In an interview with the Washington Post on Wednesday, former Revolution midfielder Clyde Simms, who’s battled a rare kidney disease since he was a teenager, revealed that he will require a kidney transplant.
Simms, 31, who privately fought Focal Segmental Glomerulosclerosis (FSGS) during his nine-year MLS career (2005-2013), disclosed his condition when he retired in February. His kidney function, which was 20 percent at the time of his retirement, had recently dropped to 14 percent, prompting Simms to place himself on the wait list for a transplant.
“I’m young, I’m healthy, I’m active,” Simms, 31, told the Post on Wednesday. “People think it only happens to those who don’t care take of themselves. It’s a silent killer; there aren’t usually any symptoms. It happened to me and it can happen to anyone. If someone learns more about it and gets evaluated, it will make me happy. That’s my number one goal.”
According to the UNC Kidney Center, FSGS causes a scarring of the kidney, and hampers the organ’s ability to filter blood appropriately. When kidney function drops to 10 percent, patients with the disease require life-saving dialysis.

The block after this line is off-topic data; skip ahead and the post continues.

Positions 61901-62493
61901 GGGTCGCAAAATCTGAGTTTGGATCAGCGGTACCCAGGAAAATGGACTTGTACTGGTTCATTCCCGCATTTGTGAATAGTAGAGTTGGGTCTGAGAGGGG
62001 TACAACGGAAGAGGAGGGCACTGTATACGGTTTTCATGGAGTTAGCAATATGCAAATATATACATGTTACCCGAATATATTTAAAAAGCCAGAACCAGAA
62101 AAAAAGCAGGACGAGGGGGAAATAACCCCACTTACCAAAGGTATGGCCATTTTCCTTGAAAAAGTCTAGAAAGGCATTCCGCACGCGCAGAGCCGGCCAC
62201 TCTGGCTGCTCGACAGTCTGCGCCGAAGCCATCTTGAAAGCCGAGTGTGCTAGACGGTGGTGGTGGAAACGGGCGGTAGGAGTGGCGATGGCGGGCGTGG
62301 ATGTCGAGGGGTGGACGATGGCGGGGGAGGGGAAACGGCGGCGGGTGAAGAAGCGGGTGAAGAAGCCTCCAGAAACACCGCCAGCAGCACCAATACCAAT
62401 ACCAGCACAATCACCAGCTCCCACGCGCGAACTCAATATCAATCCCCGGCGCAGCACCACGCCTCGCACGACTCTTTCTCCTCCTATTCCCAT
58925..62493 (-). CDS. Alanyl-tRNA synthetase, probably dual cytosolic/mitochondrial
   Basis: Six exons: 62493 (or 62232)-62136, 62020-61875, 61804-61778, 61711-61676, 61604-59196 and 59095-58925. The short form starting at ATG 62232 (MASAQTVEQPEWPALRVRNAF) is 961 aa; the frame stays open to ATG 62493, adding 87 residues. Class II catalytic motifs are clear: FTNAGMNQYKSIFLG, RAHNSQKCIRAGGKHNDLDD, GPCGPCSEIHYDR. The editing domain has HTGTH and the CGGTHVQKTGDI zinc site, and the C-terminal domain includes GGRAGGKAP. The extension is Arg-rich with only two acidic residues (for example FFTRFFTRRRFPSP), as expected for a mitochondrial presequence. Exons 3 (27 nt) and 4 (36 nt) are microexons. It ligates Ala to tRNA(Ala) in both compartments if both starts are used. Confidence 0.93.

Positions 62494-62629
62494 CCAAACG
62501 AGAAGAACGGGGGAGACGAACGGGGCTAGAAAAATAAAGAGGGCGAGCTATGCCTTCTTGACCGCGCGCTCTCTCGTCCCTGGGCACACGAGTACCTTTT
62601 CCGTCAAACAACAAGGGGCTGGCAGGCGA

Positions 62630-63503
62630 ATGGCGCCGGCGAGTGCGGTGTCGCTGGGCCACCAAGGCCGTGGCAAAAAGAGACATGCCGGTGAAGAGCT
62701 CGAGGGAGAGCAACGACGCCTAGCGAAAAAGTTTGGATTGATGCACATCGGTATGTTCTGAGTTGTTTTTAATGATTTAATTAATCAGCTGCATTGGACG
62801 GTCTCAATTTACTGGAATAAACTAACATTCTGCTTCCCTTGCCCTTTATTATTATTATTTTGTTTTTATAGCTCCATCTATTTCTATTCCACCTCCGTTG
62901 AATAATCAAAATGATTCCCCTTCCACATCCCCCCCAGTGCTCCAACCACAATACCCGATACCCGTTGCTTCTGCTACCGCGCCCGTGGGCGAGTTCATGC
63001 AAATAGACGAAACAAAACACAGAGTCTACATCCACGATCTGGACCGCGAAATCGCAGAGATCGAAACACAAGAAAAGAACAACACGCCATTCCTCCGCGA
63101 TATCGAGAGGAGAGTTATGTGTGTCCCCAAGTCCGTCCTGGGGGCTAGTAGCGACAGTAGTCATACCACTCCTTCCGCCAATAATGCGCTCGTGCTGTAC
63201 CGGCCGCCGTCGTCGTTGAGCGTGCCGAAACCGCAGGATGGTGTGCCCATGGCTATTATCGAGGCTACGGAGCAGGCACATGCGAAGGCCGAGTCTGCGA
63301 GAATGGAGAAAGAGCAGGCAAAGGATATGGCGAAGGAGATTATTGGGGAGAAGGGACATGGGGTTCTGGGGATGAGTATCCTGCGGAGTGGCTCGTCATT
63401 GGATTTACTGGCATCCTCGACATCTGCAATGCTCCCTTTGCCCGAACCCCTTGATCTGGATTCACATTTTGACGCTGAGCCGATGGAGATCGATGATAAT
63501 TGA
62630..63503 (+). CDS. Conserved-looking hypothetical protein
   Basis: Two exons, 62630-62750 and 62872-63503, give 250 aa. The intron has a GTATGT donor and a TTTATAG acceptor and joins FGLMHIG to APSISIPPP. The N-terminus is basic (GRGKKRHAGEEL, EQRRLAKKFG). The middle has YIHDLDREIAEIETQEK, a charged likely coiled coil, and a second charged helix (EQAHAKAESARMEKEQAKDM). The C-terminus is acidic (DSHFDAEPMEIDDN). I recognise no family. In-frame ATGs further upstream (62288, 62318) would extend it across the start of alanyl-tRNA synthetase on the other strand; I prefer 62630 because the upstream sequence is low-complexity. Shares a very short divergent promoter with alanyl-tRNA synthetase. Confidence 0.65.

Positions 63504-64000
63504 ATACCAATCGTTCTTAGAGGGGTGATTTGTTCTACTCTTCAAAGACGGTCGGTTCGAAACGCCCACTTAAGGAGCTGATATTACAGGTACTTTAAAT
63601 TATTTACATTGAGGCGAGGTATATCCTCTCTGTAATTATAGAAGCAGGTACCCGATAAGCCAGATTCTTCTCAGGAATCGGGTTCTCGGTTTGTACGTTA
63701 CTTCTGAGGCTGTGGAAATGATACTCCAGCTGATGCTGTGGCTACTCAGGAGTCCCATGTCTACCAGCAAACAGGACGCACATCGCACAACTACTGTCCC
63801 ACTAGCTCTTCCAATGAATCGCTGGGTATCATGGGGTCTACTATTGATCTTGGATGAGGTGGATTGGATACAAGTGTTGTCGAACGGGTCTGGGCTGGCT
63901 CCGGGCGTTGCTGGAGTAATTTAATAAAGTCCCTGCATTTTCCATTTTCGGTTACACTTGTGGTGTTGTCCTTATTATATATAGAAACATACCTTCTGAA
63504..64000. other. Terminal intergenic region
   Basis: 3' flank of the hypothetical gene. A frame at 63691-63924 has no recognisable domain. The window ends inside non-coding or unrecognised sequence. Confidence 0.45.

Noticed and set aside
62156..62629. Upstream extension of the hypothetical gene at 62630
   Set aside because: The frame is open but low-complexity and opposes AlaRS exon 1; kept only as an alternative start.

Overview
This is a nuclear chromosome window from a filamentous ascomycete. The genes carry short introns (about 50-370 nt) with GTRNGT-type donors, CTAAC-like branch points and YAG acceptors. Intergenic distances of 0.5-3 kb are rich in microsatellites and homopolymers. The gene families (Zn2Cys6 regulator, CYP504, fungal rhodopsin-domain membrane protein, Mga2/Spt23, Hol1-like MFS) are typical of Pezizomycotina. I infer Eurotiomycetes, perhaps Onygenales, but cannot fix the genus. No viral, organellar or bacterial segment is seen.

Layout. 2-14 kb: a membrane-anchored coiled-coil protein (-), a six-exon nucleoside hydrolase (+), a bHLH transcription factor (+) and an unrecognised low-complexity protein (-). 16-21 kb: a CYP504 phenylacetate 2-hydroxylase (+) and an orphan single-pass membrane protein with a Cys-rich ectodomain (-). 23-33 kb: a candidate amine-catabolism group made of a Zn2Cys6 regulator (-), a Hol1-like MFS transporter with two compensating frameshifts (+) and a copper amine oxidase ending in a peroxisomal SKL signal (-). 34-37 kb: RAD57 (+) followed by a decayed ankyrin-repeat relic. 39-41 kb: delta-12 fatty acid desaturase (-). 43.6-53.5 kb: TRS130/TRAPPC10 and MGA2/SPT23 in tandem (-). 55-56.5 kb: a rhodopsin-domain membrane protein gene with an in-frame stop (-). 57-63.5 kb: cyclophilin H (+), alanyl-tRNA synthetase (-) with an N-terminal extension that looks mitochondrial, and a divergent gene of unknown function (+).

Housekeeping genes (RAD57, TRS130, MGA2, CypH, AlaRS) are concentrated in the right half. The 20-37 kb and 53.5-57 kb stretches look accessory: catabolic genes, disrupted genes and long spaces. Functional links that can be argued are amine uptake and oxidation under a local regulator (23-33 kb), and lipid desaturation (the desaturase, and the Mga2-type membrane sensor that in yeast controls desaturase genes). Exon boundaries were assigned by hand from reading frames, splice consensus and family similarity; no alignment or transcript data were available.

With his kidney function dropping from 20 percent to 14 percent within a matter of weeks, Simms placed himself on the national wait list for a transplant. According to the National Kidney Foundation, 99,000 Americans are currently on the wait list. The typical wait is four years.
In the meantime, Simms, is hoping to raise awareness about kidney disease. He will be filming a public service announcement with the backing of the Revolution this week. The club also set up a link on its website to promote awareness of kidney disease, as well.
Simms, who lives in the Boston area, is also staying busy as he prepares to open up a spinning studio in Dedham, Mass. But even though intends to remain active, the thought of the disease is never far from his mind.
“I am normally a positive person, but it’s hard not to think about it,” Simms told the Post. “With kidneys, you do have options. It’s not like a heart or lung where you have to have a transplant. There is some hope. It’s not ideal, but it’s what I have. By spreading the word and educating people, I feel like I can accomplish a lot.”